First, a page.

The Continuing Growth of Cuban Migration

By Kausha Luna on September 15, 2016

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Kausha Luna is a research associate at the Center for Immigration Studies.

With only a few weeks left in fiscal year 2016, there are thousands more U.S.-bound Cubans stranded in Central and South America. They are hoping for additional airlifts to the U.S. southern border so they can take advantage of the Cuban Adjustment Act (CAA) and the "wet foot, dry foot" policy that give them immediate legal status in the United States and full access to welfare.

During the first five months of 2016, thousands of Cubans stranded in Costa Rica and Panama were transferred to Mexico through a series of airlifts and bus transfers.

Earlier this year, the Center for Immigration Studies reported on the growing number of visa-less Cuban arrivals to the United States, noting that the number for the current fiscal year (25,806 as of February) had exceeded all of FY 2014 (24,277).1 Figure 1, an updated graph from the aforementioned report, shows that the number of arrivals during the first 10 months of FY 2016 has now surpassed all of FY 2015 (43,154).2 This number could grow even more as the Cubans in Central America continue to make their way north to the U.S. border.


Graph: US Arrivals of Visa Less Cuban Aliens, FY 2004-2015


Backlogs in Central and South America

Ecuador. Currently, Ecuador and Colombia are host to thousands more Cubans, approximately 5,0003 and 2,0004 respectively, hoping to reach the United States. These backlogs are the result of various Central American countries closing their borders as the flow of Cubans continued to grow. The domino effect started in November 2015 when Nicaragua closed its border, while Costa Rica and Panama followed suit in the following months.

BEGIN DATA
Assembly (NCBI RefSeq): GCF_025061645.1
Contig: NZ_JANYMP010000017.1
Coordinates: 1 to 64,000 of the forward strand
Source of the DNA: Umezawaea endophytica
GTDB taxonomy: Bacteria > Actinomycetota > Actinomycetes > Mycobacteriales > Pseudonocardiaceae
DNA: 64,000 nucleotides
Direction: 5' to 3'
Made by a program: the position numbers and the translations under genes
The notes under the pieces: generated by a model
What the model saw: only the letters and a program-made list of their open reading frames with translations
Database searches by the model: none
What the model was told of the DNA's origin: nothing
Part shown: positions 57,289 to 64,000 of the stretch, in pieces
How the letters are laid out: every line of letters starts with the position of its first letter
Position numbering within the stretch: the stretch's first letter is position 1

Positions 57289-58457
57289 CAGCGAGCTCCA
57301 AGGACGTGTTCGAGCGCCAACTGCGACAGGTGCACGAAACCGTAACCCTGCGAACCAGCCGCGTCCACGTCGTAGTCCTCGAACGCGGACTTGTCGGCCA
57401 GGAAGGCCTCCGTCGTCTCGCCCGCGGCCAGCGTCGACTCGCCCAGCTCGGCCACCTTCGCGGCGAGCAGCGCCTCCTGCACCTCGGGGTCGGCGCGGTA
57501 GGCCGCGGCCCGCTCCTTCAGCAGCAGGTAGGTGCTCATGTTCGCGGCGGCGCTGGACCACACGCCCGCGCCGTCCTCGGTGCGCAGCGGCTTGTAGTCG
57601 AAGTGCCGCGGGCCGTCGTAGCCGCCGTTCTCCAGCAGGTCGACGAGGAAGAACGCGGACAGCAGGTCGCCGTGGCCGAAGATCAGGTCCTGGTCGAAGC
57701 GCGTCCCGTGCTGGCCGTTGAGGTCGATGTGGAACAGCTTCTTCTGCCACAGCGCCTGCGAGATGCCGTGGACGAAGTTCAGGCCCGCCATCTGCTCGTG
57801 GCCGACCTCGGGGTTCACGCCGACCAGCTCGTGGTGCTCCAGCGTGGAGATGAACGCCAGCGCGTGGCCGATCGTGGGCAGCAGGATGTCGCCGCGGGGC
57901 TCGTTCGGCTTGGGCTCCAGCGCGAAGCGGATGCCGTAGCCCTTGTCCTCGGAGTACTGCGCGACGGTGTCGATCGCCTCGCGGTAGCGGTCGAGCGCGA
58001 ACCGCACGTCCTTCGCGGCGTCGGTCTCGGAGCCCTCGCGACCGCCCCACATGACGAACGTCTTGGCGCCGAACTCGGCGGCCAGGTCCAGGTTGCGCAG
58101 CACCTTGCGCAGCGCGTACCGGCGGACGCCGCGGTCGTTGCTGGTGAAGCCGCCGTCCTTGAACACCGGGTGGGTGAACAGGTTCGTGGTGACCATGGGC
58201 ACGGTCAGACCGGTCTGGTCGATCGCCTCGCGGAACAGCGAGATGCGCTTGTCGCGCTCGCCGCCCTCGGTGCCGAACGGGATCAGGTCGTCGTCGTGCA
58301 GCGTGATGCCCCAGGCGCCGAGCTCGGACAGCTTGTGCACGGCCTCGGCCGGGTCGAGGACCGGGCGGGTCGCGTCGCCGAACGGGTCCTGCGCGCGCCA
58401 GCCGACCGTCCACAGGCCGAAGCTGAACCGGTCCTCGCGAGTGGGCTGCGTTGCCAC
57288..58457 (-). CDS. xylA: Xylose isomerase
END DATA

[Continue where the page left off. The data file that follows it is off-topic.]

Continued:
In late May 2016, Cubans in Ecuador gathered outside various embassies to demand visas and an airlift to Mexico so they could make their way to the U.S. southern border. However, the government of Ecuador stated that it would not provide an airlift because doing so would mean getting involved in illegal migration and the smuggling process.5 On July 9, the government of Ecuador deported the first group of 29 Cuban migrants back to the island. On July 11, 46 more islanders were deported, and on July 13 a third group, totaling 121 deported Cuban illegal aliens.6

It should be noted that in the past Ecuador has been more open to Cubans. Prior to December 1, 2015, Cubans did not need a tourist visa to travel to Ecuador, a restriction that was lifted in 2008, permitting them to stay in the country up to 90 days. Consequently, the islanders could readily fly to Ecuador from Cuba and use it as a springboard to make their way north through Central America to the United States. Moreover, Ecuador has played host to Cuban temporary and permanent residents. As of March 28, 2016, Ecuador has granted 26,936 non-immigrant visas (temporary residents) and 16,738 immigrant visas (permanent residents) to Cuban nationals since 2012. Additionally, during the same time period 697 Cubans were granted Ecuadorian citizenship.7 Due to Ecuador's current economic crisis, some of these temporary and permanent Cuban residents are joining the recent arrivals as they head north to the United States.8

Ultimately, Ecuador's economic conditions and current U.S. immigration policies (such as the CAA and "wet foot, dry foot policy" policy) act as push and pull factors, which increase the number of potential Cuban arrivals from Ecuador to the United States.